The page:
Since winning their season opener 3 1/2 weeks ago, the Minnesota Timberwolves have yet to notch their second victory of the season.
The Portland Trail Blazers have been responsible for two of the defeats on that lengthy losing streak.
Trying to bounce back from a disappointing defeat, the Trail Blazers seek their third victory over the Timberwolves in two weeks when the Northwest Division clubs meet Saturday night at the Rose Garden.
Minnesota’s season started in solid fashion with a 95-93 win over New Jersey on Oct. 28, but the team has dropped 11 in a row since.
The Timberwolves (1-11) suffered some narrow losses to Phoenix, the Los Angeles Clippers and Boston at the beginning of the skid, but the scores have rarely been close lately.
Minnesota, in the midst of its longest losing streak since a 13-game slide from Nov. 29-Dec. 23, is coming off Wednesday’s 97-84 loss to Houston, its seventh straight defeat by at least 10 points.
“We haven’t came close in any of the games since the fourth or fifth game,” Timberwolves forward Ryan Gomes(notes) said. “After that, every other game has been double-digit losses. We want to get off this losing streak, but it’s going to have to come from within.”
Two of the losses during Minnesota’s skid have come against the Trail Blazers, and neither was close.
Portland (9-5) defeated the Timberwolves 116-93 on Nov. 8 and won 107-84 at Minnesota three days later.
The victory at the Target Center on Nov. 11 was the Blazers’ 10th straight over the Timberwolves since a 94-93 loss on March 25, 2007. Portland has also won the won the last eight meetings at the Rose Garden since an 84-74 defeat on Dec. 7, 2005.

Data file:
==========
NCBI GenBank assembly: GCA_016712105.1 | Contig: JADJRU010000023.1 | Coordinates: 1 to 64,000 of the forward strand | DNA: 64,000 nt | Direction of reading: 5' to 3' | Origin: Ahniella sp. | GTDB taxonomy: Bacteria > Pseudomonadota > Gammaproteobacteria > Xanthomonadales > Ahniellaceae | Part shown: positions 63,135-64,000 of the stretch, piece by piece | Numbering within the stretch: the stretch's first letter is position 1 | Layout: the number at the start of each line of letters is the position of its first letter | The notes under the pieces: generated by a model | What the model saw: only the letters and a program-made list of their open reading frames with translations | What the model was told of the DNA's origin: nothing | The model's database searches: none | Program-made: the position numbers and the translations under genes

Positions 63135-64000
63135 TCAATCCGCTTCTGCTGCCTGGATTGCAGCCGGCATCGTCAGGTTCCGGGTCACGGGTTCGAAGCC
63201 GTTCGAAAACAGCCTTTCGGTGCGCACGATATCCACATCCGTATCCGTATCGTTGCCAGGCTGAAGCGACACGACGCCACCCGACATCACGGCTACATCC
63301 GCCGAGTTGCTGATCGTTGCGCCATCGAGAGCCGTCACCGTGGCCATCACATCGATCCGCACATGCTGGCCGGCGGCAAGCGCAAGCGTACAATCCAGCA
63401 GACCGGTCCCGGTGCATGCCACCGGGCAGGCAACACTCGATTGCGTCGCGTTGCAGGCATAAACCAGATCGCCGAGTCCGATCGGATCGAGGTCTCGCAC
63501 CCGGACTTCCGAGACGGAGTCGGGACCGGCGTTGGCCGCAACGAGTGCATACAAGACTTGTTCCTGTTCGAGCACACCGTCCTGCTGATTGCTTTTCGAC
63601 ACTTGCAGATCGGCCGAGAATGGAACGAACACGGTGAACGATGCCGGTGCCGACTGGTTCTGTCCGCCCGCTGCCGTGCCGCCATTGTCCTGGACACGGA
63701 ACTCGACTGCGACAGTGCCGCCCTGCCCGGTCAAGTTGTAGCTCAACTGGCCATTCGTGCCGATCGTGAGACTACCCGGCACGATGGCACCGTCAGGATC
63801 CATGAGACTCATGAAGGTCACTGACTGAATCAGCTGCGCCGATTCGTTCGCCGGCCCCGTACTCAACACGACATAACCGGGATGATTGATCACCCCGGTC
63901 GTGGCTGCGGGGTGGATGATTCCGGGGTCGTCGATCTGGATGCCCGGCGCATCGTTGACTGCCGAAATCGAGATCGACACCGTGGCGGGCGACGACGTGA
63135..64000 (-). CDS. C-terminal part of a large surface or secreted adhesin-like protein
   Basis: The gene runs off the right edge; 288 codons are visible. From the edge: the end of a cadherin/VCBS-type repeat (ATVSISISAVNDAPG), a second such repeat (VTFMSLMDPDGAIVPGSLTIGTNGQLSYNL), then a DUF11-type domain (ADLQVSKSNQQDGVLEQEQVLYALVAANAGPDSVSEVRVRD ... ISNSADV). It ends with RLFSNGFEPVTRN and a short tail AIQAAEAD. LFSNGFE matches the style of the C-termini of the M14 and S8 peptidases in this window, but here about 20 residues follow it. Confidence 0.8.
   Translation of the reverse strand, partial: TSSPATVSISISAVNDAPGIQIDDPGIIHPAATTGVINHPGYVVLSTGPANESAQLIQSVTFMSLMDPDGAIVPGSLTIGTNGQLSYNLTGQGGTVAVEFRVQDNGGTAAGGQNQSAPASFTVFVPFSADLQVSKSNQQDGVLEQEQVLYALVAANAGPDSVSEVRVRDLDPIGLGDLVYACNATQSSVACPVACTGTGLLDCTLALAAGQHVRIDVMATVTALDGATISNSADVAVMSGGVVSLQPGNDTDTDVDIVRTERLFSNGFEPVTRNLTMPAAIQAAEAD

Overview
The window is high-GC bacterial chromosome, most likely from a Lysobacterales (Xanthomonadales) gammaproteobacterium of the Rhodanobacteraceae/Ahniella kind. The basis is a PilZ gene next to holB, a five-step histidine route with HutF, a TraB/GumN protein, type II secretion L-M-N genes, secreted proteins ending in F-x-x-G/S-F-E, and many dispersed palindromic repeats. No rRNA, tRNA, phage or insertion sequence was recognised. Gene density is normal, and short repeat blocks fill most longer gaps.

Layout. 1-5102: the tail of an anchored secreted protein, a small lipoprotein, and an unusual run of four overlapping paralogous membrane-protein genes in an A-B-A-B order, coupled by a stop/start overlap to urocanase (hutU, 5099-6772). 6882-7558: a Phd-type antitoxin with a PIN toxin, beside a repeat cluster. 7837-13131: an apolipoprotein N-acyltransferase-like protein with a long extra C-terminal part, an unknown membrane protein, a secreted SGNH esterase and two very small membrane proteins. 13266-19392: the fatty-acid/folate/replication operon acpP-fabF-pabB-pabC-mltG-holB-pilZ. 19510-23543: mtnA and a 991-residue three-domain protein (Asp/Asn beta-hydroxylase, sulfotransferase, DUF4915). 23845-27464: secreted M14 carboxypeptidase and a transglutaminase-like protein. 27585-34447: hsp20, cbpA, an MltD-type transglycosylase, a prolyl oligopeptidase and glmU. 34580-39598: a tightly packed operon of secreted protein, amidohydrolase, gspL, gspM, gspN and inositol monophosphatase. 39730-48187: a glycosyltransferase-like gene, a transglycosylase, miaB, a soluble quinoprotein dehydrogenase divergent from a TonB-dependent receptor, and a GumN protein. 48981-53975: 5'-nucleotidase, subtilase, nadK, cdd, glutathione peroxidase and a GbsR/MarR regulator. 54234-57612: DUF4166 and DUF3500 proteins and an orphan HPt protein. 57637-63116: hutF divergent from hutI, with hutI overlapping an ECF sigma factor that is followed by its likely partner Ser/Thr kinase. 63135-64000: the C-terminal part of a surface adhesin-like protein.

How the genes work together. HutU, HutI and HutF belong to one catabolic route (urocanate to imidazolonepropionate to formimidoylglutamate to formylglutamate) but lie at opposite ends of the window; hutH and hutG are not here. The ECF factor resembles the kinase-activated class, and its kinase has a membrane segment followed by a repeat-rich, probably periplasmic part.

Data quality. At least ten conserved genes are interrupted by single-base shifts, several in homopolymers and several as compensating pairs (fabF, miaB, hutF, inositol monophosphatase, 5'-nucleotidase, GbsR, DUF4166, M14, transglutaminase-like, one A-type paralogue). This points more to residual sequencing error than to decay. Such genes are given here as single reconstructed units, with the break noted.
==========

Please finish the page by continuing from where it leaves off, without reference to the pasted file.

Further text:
In the two meetings this season, the Blazers have enjoyed a balanced scoring attack with LaMarcus Aldridge(notes) (15.0), Andre Miller(notes) (15.0), Greg Oden(notes) (14.5), Travis Outlaw(notes) (14.0), Martell Webster(notes) (12.0) and Rudy Fernandez(notes) (10.0) all averaging in double figures.
Portland’s offense struggled to get in gear in Friday’s 108-94 loss to Golden State, though. The Blazers turned the ball over 23 times and made only 4 of 19 shots from 3-point range in their second defeat in nine games.
“Everything we talked about doing, we didn’t do,” coach Nate McMillan said.
Greg Oden’s foul trouble in the second half impacted Portland’s effectiveness on both sides of the floor. The Blazers yielded their second-most points of the season after holding their six previous opponents to 85 points or fewer in regulation.
While Portland’s defense wasn’t particularly sharp against the high-powered Warriors, it has done a solid job of shutting down Minnesota leading scorer Al Jefferson(notes), limiting him to an average of 13.0 points.
Jefferson, who is averaging 15.6 points on the season, returned to the court for the Timberwolves on Wednesday after missing the previous two contests due to the death of his grandmother. The 6-foot-10 forward made his first eight shots and finished with 20 points and 10 rebounds. He also suffered an inadvertent kick to the head by Houston’s Carl Landry(notes) in the fourth quarter but remained in the game.
“We’re going to have to fight, frustrated or not,” Jefferson said. “We’re getting paid a lot of money to do our job. We can’t do it half the time. We have to do it for 48 minutes.”
The Blazers and Timberwolves won’t meet again until Feb. 27 in Minnesota.